Marilyn: Dead, and Loving It

As August comes to a close, let us not forget that it was 45 years ago, on August 5, 1962, that Marilyn Monroe died in her home in Los Angeles. Actually, I bring up Marilyn’s death because she is the focus of some recent legal battles that could have really long-lasting consequences for photographers. For years, dead celebrities (and their heirs) have been able to demand fees from photographers who want to sell images of them for commercial purposes. Now courts have turned that idea on its head,

As August comes to a close, let us not forget that it was 45 years ago, on August 5, 1962, that Marilyn Monroe died in her home in Los Angeles. Actually, I bring up Marilyn’s death because she is the focus of some recent legal battles that could have really long-lasting consequences for photographers. For years, dead celebrities (and their heirs) have been able to demand fees from photographers who want to sell images of them for commercial purposes. Now courts have turned that idea on its head, putting Marilyn’s name and likeness in the public domain. I view this as a very positive step forward—a victory not only for photographers but also the sanctity of copyright protection. Also, it’s a general smack down to the notion that rich and famous people deserve to be rich for eternity. So of course even as you read this some politicians in California are working to give dead celebrities all their rights back—and then some.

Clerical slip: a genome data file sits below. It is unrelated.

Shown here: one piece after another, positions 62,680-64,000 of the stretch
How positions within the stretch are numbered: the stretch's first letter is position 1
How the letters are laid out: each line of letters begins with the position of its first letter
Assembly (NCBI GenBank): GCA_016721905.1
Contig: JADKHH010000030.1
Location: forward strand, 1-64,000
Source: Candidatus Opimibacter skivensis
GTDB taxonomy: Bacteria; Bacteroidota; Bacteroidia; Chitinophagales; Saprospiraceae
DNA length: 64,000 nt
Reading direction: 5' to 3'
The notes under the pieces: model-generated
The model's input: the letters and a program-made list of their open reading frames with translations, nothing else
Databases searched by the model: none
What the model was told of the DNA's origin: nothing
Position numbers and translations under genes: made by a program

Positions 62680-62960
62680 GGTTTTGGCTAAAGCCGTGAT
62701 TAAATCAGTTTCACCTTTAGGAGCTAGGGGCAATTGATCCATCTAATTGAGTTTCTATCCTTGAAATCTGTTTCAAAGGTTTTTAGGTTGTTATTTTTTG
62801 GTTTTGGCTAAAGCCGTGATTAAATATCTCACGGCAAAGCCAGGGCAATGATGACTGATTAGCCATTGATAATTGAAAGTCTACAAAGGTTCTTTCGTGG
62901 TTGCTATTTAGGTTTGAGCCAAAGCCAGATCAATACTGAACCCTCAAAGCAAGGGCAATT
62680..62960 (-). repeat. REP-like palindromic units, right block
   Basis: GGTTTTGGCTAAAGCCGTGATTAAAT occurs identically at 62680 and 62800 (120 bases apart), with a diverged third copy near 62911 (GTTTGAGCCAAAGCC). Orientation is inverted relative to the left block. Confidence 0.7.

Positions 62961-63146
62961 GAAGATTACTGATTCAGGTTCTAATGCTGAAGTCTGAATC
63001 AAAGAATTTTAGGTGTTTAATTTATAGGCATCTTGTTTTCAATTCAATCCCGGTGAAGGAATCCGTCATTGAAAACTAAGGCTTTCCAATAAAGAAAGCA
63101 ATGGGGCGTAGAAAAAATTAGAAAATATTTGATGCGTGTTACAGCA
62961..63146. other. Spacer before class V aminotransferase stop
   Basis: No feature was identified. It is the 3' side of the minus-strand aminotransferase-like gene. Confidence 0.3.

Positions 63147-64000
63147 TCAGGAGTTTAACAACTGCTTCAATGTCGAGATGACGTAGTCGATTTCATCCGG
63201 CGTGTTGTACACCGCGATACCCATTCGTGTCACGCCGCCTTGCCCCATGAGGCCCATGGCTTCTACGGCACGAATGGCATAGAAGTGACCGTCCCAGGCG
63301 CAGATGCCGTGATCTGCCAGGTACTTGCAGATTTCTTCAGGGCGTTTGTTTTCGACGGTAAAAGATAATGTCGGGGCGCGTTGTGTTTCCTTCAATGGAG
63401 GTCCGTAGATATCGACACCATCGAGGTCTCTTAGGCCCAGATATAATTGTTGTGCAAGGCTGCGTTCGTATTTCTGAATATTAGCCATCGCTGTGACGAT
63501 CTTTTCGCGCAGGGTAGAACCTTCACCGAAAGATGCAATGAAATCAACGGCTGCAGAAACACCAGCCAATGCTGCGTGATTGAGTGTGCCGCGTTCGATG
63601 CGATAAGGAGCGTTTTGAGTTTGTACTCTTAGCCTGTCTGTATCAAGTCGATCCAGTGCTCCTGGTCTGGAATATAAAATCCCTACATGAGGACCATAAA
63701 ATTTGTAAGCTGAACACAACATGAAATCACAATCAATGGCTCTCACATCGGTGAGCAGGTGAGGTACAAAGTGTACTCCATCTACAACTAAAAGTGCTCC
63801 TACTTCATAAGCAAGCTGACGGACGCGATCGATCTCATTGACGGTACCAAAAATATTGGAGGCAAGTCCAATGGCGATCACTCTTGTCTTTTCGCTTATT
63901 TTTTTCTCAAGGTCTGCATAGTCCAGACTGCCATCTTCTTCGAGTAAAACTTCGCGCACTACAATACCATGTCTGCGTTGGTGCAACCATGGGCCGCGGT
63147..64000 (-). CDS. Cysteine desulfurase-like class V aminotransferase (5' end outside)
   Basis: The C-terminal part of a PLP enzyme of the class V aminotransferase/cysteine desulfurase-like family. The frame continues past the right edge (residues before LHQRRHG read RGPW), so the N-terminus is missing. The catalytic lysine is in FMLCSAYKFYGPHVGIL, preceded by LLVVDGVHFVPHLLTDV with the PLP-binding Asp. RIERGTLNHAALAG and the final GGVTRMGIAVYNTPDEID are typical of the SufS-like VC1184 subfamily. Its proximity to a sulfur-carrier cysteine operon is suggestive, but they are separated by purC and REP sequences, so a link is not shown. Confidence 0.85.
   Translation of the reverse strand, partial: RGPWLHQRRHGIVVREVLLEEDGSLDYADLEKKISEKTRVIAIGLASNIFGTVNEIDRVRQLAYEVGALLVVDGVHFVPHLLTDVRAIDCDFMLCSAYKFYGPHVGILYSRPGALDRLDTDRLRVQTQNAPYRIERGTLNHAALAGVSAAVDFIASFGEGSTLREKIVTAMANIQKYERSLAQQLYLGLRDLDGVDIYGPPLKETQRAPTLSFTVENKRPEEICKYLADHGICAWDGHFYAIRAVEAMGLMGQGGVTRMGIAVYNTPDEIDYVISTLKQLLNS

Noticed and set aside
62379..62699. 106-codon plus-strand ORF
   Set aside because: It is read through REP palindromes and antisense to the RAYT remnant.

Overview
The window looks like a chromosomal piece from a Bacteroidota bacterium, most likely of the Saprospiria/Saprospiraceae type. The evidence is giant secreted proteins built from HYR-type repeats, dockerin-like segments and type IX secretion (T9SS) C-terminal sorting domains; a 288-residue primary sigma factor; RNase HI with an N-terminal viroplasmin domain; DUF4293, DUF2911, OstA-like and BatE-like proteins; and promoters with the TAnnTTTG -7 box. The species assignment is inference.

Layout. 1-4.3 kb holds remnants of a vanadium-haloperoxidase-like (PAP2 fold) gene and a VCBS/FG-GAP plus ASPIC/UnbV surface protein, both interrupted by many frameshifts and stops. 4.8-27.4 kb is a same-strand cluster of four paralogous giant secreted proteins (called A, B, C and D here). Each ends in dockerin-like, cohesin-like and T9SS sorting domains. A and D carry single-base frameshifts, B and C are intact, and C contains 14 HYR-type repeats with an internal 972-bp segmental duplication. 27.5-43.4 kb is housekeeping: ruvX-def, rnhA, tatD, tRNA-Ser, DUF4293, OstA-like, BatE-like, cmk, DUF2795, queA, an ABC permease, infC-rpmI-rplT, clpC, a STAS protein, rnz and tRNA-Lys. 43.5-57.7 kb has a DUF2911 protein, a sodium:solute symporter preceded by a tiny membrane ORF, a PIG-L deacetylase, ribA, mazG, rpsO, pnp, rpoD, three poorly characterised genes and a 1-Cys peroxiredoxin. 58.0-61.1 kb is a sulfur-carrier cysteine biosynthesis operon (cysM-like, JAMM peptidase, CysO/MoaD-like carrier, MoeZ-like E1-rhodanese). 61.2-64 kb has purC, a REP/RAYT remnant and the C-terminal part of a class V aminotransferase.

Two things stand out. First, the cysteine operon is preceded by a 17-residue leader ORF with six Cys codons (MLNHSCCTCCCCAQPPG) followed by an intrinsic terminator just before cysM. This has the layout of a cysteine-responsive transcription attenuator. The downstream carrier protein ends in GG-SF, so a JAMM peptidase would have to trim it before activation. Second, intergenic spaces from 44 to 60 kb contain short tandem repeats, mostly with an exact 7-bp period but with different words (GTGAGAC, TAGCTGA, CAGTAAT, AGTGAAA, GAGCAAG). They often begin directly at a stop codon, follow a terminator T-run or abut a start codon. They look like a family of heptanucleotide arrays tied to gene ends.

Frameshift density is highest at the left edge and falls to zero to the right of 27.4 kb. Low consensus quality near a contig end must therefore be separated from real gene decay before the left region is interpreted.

The story is a bit complicated, so stick with me. I promise it’s interesting.